A young start-up called Mango Materials has won a Green Challenge prize of $630,000 for its plan to use bacteria to turn the most abundant organic compound on earth, methane, into a biodegradable material that would be a low cost substitute for plastic.
CEO and engineer Molly Morse says her patented process would also benefit the environment because it consumes methane, a potent greenhouse gas.
The 2012 winner of the Postcode Lottery Green Challenge was announced at a dinner this week in New York City during the Clinton Global Initiative. The sixth annual prize is sponsored this year by the Netherlands branch of the charitable lottery, which dreamed up the idea for the contest after Bill Clinton spoke to the group about the challenge of mitigating climate change.
The Mango Materials biopolymer product would be useful in toys, packaging and construction materials.
The Green Challenge jury, made up of seven international experts, selected Mango Materials out of a field of over 500 entries.
Two other finalists of the Postcode Lottery Green Challenge won $125,000 each for their CO2-reducing business ideas. Daan Weddepohl of Amsterdam will develop his app and website that enables consumers to rent goods from people nearby. Peerby uses Facebook, email and smartphone notification to connect the user and borrower/renter and helps them negotiate a deal.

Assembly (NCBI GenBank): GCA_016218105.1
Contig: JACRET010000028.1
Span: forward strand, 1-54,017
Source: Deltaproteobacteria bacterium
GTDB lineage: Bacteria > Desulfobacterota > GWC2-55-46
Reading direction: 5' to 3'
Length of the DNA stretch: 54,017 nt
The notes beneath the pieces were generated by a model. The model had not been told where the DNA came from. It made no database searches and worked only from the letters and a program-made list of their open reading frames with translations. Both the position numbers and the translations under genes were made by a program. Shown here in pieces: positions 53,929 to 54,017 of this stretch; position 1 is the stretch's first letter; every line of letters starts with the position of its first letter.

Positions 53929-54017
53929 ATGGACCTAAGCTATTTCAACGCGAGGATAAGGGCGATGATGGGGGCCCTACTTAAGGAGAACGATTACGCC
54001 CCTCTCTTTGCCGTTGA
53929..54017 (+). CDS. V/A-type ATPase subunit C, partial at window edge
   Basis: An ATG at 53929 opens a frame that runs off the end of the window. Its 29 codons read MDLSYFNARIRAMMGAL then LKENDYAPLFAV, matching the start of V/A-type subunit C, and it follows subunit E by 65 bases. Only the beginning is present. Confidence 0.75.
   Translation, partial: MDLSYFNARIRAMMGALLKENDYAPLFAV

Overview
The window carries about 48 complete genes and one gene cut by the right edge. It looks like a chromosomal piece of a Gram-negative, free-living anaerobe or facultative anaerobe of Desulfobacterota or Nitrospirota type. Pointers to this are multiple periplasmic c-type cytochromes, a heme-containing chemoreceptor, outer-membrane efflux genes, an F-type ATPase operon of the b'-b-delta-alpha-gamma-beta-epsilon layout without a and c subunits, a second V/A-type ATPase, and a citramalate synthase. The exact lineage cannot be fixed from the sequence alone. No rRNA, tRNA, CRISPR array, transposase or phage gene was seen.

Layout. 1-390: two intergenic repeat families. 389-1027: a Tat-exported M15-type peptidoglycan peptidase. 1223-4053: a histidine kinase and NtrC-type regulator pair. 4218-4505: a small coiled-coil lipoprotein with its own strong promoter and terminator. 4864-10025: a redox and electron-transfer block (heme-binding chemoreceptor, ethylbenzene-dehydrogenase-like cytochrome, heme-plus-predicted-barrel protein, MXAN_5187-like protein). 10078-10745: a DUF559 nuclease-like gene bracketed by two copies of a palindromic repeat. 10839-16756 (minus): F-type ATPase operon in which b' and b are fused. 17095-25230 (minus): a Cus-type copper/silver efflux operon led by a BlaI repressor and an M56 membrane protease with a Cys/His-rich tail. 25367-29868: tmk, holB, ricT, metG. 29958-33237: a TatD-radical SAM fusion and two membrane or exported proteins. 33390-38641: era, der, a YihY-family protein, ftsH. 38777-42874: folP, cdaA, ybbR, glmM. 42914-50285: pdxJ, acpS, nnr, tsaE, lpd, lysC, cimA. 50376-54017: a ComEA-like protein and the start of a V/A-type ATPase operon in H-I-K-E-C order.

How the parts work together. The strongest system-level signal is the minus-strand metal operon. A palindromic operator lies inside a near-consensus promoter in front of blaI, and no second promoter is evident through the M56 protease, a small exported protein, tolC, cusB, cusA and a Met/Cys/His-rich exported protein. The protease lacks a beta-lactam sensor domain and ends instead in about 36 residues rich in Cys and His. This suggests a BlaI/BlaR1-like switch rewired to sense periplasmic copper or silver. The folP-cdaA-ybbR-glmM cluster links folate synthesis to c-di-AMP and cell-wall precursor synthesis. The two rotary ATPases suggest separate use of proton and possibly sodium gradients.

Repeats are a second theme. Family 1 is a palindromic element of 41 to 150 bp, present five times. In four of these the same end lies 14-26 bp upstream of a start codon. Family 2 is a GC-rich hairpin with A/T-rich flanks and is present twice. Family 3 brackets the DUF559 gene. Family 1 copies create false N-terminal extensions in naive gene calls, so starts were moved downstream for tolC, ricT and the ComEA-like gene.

New Zealander Nick Gerritsen was a finalist for CarbonScape, which uses fast, efficient industrial microwave technology to transform waste biomass, such as timber site residue, into carbon-neutral products like green coke, activated carbon, biochar and graphite.
“Thanks to this generous prize, soon consumers will be able to buy goods made from biodegradable plastic for an affordable price,” Morse said. “And that’s going to be so much better for the environment (because) they don’t pile up in garbage dumps.”
Every year, entrepreneurs around the world are invited to enter the Postcode Lottery Green Challenge, by sending in their plans for sustainable, creative, innovative businesses that will reduce CO2 emissions.
The United Postcode Lotteries in The Netherlands, in Sweden and in the UK have raised more than $6.5 billion for people and the planet with their charitable lotteries.
WATCH the video below from the presentation yesterday…